The R&B feminist oeuvre has many inhabitants, but Queen Bey still reigns supreme. This track hits hard as it challenges the idea that girls and boys are taught different goals from youth. The gritty black-and-white music video aesthetic emphasizes her frustration as she raps and rails against traditional culture.

44. “Better Version of Me” By Fiona Apple

Song Year: 2005

Even women who seem to have their life put together can benefit from self-improvement. Apple uses heavy, low-register piano and tough-girl vocalizing to expound on her journey, citing past learning experiences that helped her move forward to a better place.

45. “Don’t Look Down” By Jennifer Hudson

Song Year: 2011

Killer pipes and an undefeatable attitude highlight this empowerment anthem from Hudson. Great for a cardio workout, or just an upbeat start to your day, it’s impossible not to feel energetic after you listen to this one straight through once or twice in a row.

46. “Honey I’m Home” By Shania Twain

Song Year: 1997

Another tune about gender twists from country-pop star Twain, this cheeky song takes the housewife narrative and turns it on its head. The lyrics talk about the rough day she’s had at work, demanding that her stay-at-home husband pamper her with a foot massage and cooking so she can relax.

47. “7 Rings” By Ariana Grande

Song Year: 2019

Grande famously toes the line between good girl and hedonist, and this cutesy tune from her thank u, next album is no different. Proudly stating that she wears rings but isn’t married, she goes on to claim her independence with a catchy rap track that layers with the “Favorite Things” melody for a modern update.

48. “Backwoods Barbie” By Dolly Parton

Song Year: 2008

As with many of her songs, Parton references her impoverished Southern upbringing in “Backwoods Barbie.” Every time she’s misunderstood for her looks, she insists that she’s got a real personality and soul underneath the makeup and costume.

49. “Racist Sexist Boy” By The Linda Lindas

Song Year: 2022

These punk adolescents aren’t willing to play nice. Name-calling those who attack them and outfitting their attitude in the trappings of hard rock and screaming, this alternative/indie band takes no nonsense from anyone.

50. “Miss Me More” By Kelsea Ballerini

Song Year: 2017

There’s no more frustrating feeling than ending an unsatisfying relationship only to discover that we’ve changed into a person we don’t like. In this ode to reclaiming yourself, Ballerini finds her way back to who she was and resumes living life on her own terms.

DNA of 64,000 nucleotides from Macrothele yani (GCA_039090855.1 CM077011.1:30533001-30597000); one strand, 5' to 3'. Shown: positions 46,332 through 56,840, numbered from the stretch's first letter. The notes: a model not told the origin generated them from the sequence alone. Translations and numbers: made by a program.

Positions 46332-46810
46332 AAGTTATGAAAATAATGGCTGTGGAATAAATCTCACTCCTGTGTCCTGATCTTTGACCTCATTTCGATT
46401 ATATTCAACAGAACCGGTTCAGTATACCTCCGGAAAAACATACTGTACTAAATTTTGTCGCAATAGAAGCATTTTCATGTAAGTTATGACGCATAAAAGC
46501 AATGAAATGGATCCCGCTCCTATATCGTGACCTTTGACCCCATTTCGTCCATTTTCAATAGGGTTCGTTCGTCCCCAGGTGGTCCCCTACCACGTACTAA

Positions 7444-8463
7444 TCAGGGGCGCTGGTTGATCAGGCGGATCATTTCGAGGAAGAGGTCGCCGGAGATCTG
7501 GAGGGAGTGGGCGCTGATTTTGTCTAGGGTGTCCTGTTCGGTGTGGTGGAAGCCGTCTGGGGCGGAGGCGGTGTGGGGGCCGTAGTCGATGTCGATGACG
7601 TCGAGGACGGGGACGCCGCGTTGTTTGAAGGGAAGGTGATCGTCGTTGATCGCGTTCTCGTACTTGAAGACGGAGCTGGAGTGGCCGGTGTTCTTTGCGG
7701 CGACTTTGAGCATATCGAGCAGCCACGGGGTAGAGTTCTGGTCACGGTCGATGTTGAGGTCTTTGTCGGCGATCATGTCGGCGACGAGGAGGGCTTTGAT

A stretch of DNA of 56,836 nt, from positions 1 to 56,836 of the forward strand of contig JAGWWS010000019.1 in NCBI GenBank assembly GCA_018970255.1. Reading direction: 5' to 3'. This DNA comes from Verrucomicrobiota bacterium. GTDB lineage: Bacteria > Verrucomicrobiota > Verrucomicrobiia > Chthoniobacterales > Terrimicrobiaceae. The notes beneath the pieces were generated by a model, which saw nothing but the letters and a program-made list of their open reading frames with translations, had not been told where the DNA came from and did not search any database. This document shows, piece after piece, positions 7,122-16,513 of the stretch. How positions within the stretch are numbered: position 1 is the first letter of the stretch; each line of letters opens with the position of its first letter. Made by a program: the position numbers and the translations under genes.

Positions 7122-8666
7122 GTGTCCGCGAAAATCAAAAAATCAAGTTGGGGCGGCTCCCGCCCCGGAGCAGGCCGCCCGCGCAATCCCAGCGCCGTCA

51. “Video” By India.Arie

Song Year: 2001

The early 2000s album called Acoustic Soul sums up the style of this hit that’s a part of it. Lyrics that point out the quirks that make her who she is combined with a laid-back, summery groove for a self-worth anthem that anyone can sing along to.

52. “Good As Hell” By Lizzo

Song Year: 2016

The high priestess of modern self-love, Lizzo, deserves a second hit on this list for her boldness in redefining femininity. With style, strength, and always a dash of fun, she demands respect for her authoritative stance on what defines someone’s worth.

53. “Before He Cheats” By Carrie Underwood

Song Year: 2005

Though revenge isn’t a traditional feminist value per se, Underwood isn’t messing around when she decides to show her fury. An ex who stepped out on her finds his car destroyed after she determines she’s had enough of his dalliances. 

54. “You Learn” By Alanis Morissette

Song Year: 1995

Morissette takes the angst down a notch in this mid-tempo jam. Another relic from the cultural phenomenon that was Jagged Little Pill, she embraces every mistake she stumbles through, knowing it’s all part of growing up and improving as a human being.

55. “I Am Woman” By Jordin Sparks

Song Year: 2011

This is the third inclusion on our list by this title, but they’re all different songs. It turns out that when you’re proclaiming your feminism, there are so many ways to do it! Sparks chooses a snappy electro-club aesthetic for her version and vocals in a high register to add power to her message of empowerment.

56. “Not a Pretty Girl” By Ani DiFranco

Song Year: 1995

Amidst the softness of a strummed acoustic guitar and hushed voice, DiFranco tells listeners that she’s no one who needs to be rescued. She relies on no one but herself for her needs, slowly building in intensity to match the rebellion in these lyrics.

57. “Follow Your Arrow” By Kacey Musgraves

Song Year: 2013

Country-pop darling Musgraves is no newcomer to criticism. In her singsong melody and customary cheeky message, she encourages everyone to live how they see fit without enduring the frowns of others who judge.

Best Songs About Feminism, Final Thoughts

The several waves of feminism that have occurred in the 20th and 21st centuries have brought with them a sea of progress towards a freer life for women. With songs like these and others on your playlist, you can join the movement to ensure strength, community, and acceptance for the strong feminists who surround you – and feel more like one yourself.